In vivo effects of metaldehyde on Pacific oyster, Crassostrea gigas: comparing hemocyte parameters in two oyster families
Pollutants via run-off into the ocean represent a potential threat to marine organisms, especially bivalves such as oysters living in coastal environments. These organisms filter large volumes of seawater and may accumulate contaminants within their tissues. Pesticide contamination in water could have a direct or indirect toxic action on tissues or cells and could induce alteration of immune system. Bivalve immunity is mainly supported by hemocytes and participates directly by phagocytosis to eliminate pathogens. Some studies have shown that pesticides can reduce immune defences and/or modify genomes in vertebrates and invertebrates. Metaldehyde is used to kill slugs, snails and other terrestrial gastropods. Although metaldehyde has been detected in surface waters, its effects on marine bivalves including the Pacific oyster, Crassostrea gigas, have never been studied. Given the mode of action of this molecule and its targets (molluscs), it could be potentially more toxic to oysters than other pesticides (herbicides, fungicides, insecticides, etc.). Effects of metaldehyde on oyster hemocyte parameters were thus monitored through in vivo experiments based on a short-term exposure. In this work, metaldehyde at 0.1 μg/L, which corresponds to an average concentration detected in the environment, modulated hemocyte activities of Pacific oysters after an in vivo short-term contact. Individuals belonging to two families showed different behaviours for some hemocyte activities after contamination by metaldehyde. These results suggested that effects of pollutants on oysters may differ from an individual to another in relation to genetic diversity. Finally, it appears essential to take an interest in the effects of metaldehyde on a wide variety of aquatic invertebrates including those that have a significant economic impact.
KeywordsImmunity Hemocytes Metaldehyde Pacific oyster Flow cytometry In vivo Genetic diversity
This work was partially funded through the EU project Bivalife (no. 266157) and the Poitou Charentes Region. The authors wish to thank the Ifremer hatchery team (LGPMM) in La Tremblade and the nursery team (LSPC) in Bouin for the production of Pacific oysters.
- Anderson RS (1981) Effects of carcinogenic and non-carcinogenic environmental pollutants on immunological functions in marine invertebrates.Phyletic approaches to cancer. Japan Scientific Societies Press, Tokyo, pp 319–331Google Scholar
- Bilan 2010 du réseau Corpep (2011) Les pesticides dans les eaux superficielles bretonnes-Bretagne Environnement. http://www.bretagne-environnement.org/Media/Documentation/Bibliographies/Les-pesticides-dans-les-eaux-superficielles-bretonnes-bilan-2010-du-reseau-Corpep
- Burgeot T, Gagnaire B, Renault C, Haure J, Moraga D, David D, Boutet I, Sauriau PG, Malet N, Bouchet V, Le Roux A, Lapègue S, Bouilly K, Le Moullac G, Arzul G, Knoery J, Bacher C, Soletchnick P (2008) Oyster summer mortality risks associated with environmental stress. Chapter 3 in Summer mortality of pacific oyster Crassostrea gigas. The Morest project. Edited by J.F. Samain and H. Combie. Quae Editions.107–153Google Scholar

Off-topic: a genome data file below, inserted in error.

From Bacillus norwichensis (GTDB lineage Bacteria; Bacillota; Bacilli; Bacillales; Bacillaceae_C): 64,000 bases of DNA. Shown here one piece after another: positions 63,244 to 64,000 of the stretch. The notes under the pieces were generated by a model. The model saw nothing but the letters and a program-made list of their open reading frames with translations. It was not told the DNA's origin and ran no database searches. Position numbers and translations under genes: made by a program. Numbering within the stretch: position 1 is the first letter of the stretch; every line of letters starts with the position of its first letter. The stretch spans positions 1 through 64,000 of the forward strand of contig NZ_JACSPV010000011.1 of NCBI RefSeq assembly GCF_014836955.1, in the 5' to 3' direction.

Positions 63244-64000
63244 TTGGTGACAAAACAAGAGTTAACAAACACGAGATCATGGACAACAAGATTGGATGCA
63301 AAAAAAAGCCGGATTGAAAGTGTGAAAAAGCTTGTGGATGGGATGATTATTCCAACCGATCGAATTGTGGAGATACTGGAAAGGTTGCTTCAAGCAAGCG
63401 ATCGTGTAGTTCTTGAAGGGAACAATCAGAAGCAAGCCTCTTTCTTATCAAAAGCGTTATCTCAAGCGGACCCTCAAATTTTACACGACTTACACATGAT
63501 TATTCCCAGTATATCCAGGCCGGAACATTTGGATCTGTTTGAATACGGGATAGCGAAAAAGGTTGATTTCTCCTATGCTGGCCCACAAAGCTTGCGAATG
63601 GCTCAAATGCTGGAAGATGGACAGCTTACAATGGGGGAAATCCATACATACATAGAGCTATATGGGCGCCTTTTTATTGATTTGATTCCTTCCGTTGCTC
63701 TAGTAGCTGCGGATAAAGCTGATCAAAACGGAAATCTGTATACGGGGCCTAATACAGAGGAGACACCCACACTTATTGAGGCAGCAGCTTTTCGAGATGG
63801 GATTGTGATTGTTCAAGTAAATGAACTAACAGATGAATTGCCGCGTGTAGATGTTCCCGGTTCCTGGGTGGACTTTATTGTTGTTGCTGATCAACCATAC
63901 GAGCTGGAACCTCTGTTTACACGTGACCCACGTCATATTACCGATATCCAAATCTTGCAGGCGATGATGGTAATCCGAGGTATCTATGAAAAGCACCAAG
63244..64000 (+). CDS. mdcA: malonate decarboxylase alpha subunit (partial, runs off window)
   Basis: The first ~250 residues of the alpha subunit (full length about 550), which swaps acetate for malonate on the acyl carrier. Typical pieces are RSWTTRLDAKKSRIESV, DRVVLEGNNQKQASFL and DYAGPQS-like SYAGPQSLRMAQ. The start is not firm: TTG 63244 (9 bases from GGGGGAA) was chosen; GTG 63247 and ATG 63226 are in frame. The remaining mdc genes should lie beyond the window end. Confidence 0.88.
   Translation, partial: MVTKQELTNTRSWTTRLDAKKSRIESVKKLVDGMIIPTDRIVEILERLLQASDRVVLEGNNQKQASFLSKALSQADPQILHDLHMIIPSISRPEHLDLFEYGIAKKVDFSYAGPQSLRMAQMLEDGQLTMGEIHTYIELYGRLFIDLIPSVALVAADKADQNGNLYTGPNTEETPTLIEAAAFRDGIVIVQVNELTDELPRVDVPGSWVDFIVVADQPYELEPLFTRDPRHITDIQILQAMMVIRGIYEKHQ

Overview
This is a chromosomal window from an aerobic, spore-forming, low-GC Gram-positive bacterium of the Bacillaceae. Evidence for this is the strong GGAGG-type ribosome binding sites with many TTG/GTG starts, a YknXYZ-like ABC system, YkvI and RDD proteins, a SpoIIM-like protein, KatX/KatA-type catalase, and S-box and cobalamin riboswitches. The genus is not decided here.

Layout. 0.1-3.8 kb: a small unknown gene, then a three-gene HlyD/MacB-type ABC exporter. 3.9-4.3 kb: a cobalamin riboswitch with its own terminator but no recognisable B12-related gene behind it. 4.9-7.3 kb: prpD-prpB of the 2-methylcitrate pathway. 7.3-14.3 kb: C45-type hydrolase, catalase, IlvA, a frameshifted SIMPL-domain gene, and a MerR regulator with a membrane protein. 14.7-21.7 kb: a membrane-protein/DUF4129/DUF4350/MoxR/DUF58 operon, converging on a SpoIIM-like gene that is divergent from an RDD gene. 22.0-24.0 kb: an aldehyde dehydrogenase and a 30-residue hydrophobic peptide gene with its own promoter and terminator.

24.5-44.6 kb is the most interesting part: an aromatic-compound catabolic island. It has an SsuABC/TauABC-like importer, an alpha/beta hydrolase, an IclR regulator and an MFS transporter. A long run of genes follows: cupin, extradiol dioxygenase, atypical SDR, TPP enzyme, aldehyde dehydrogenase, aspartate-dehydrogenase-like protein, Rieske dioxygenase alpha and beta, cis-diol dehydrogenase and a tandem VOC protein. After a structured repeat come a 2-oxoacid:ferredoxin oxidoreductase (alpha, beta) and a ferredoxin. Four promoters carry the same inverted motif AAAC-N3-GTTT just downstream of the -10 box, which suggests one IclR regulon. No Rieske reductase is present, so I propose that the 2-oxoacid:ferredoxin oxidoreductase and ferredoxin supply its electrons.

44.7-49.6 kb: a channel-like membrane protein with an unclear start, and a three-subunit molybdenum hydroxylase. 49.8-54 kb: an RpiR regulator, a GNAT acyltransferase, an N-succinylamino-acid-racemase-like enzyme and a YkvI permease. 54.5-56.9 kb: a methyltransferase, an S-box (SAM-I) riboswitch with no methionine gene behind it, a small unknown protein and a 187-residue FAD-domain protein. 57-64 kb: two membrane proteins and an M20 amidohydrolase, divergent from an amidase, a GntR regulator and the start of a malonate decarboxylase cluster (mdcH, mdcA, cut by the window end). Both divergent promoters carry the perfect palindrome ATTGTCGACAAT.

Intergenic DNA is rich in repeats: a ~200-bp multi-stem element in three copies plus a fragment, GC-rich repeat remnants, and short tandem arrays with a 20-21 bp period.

- Cooper EL, Roch P (2003) Earthworm immunity: a model of immune competence. Pedobiologia 47(5–6):676–688Google Scholar
- Dai L, Wang W, Dong X, Hu R, Nan X (2011) Molluscicidal activity of cardiac glycosides from Nerium indicum against Pomacea canaliculata and its implications for the mechanisms of toxicity. Environ Toxicol Pharmacol 32(2):226–232Google Scholar
- His E, Heyvang I, Geffard O, De Montaudouin X (1999) A comparison between oyster (Crassostrea gigas) and sea urchin (Paracentrotus lividus) larval bioassays for toxicological studiesGoogle Scholar
- Koner BC, Banerjee BD, Ray A (1998) Organochlorine pesticide-induced oxidative stress and immune suppression in rats. Indian J Exp Biol 36(4):395–398Google Scholar
- Luna-Acosta A, Renault T, Thomas-Guyon H, Faury N, Saulnier D, Budzinski H et al (2012) Detection of early effects of a single herbicide (diuron) and a mix of herbicides and pharmaceuticals (diuron, isoproturon, ibuprofen) on immunological parameters of Pacific oyster (Crassostrea gigas) spat. Chemosphere 87(11):1335–1340CrossRefGoogle Scholar
- Nielsen JW (1988) "Method and composition for killing terrestrial molluscs." U.S. Patent No. 4,765,979. 23 Aug. 1988Google Scholar
- Renault T (2011) Effects of pesticides on marine bivalves: what do we know and what do we need to know? In: Stoytcheva M, editor. Pesticides in the modern world—risks and benefits [Internet]. InTech; 2011 [cited 2014 May 19]. Available from: http://www.intechopen.com/books/pesticides-in-the-modern-world-risks-and-benefits/effects-of-pesticides-on-marine-bivalves-what-do-we-know-and-what-do-we-need-to-know-
- Triebskorn R, Henderson IF, Martin A, Kolher HR (1996) Slugs as target or non-target organisms for environmental chemicals. In: Henderson IF (ed) Slugs and Snail Pests in Agriculture. BCPC Monograph No 66: 65–72Google Scholar
- Wong S, Fournier M, Coderre D, Banska W, Krzystyniak K (1992) Environmental immunotoxicology. Animal biomarkers as pollution indicators. Springer, Netherlands, pp 167–189Google Scholar